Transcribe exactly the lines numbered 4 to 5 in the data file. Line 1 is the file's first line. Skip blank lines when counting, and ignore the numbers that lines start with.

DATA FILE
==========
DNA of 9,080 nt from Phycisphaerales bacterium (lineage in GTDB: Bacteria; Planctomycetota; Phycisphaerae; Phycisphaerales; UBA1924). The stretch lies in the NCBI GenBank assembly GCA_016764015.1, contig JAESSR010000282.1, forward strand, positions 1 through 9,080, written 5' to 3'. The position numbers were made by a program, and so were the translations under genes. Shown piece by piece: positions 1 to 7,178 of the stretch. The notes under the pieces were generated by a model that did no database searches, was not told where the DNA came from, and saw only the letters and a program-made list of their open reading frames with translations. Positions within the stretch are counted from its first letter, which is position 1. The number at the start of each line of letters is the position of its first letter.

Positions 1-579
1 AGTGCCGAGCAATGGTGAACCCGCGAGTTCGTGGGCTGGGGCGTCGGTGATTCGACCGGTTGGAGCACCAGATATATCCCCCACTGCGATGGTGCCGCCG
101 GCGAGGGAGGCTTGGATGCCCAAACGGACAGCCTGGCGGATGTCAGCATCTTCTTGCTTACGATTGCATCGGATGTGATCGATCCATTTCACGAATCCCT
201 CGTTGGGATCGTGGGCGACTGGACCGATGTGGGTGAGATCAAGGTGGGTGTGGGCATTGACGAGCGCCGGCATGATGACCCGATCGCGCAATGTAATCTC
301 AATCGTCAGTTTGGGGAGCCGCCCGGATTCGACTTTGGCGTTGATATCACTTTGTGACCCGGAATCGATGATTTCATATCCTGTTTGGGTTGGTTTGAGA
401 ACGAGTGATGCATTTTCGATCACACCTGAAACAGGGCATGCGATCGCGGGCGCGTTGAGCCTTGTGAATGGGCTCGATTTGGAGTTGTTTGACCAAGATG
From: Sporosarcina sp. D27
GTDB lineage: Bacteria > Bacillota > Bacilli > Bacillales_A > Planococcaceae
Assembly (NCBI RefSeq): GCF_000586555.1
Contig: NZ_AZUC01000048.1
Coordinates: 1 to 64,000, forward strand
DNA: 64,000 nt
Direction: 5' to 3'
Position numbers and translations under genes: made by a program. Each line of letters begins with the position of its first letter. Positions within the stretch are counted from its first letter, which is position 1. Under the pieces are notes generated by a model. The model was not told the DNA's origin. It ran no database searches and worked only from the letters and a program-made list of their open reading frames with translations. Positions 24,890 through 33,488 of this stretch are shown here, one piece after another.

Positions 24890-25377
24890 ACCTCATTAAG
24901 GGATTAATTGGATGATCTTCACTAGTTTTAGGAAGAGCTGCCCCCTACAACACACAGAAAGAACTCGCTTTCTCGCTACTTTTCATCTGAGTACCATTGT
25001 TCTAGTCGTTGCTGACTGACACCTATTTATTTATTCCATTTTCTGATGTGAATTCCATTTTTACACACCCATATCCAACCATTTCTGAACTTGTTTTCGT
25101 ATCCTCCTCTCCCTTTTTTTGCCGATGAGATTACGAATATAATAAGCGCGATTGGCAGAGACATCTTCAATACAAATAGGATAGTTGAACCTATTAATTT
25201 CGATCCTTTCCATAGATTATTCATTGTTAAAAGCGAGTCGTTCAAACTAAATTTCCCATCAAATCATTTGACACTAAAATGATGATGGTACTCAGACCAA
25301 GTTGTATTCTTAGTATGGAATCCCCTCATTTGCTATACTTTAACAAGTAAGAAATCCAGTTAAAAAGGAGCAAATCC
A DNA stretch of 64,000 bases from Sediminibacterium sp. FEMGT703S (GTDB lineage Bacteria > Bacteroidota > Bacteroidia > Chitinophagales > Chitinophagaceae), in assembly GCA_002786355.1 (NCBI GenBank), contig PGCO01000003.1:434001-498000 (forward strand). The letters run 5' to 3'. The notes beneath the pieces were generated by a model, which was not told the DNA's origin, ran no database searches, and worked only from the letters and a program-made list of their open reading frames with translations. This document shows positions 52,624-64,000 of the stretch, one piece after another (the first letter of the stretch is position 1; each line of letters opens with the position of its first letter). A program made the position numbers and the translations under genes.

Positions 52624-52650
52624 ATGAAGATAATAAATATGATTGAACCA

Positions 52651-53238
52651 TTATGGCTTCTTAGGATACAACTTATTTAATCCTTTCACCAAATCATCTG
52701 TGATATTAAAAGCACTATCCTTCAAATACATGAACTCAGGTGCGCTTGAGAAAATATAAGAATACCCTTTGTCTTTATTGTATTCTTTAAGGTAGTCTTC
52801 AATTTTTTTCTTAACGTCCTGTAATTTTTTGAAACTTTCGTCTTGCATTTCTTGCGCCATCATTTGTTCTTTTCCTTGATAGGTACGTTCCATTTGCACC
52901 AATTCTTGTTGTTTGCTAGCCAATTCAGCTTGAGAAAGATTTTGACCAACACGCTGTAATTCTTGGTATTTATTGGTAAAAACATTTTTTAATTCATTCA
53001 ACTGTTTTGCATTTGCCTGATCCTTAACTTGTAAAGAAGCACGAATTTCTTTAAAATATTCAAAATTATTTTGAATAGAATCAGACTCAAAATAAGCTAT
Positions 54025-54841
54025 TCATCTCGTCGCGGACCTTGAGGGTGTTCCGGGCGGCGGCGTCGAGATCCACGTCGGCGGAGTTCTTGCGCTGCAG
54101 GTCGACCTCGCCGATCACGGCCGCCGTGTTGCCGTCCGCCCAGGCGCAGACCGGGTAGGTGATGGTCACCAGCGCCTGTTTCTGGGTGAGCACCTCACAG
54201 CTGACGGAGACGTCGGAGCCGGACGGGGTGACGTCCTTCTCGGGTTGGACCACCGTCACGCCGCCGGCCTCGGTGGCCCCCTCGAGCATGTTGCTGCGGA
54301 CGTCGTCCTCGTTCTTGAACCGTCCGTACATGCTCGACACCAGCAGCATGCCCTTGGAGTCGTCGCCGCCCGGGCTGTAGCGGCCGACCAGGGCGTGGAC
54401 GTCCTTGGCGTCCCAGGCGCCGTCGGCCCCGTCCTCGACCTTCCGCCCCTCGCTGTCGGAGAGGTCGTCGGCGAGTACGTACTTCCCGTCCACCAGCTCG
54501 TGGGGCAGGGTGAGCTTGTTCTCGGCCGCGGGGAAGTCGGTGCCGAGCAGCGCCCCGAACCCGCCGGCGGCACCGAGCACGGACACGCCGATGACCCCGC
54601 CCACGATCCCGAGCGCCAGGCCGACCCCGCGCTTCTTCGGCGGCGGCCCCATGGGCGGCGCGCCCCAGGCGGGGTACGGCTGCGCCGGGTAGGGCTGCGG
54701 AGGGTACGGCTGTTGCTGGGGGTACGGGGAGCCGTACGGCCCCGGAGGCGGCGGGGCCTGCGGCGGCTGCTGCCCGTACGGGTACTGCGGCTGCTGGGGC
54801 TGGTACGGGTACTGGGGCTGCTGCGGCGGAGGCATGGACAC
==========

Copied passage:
101 GCGAGGGAGGCTTGGATGCCCAAACGGACAGCCTGGCGGATGTCAGCATCTTCTTGCTTACGATTGCATCGGATGTGATCGATCCATTTCACGAATCCCT
201 CGTTGGGATCGTGGGCGACTGGACCGATGTGGGTGAGATCAAGGTGGGTGTGGGCATTGACGAGCGCCGGCATGATGACCCGATCGCGCAATGTAATCTC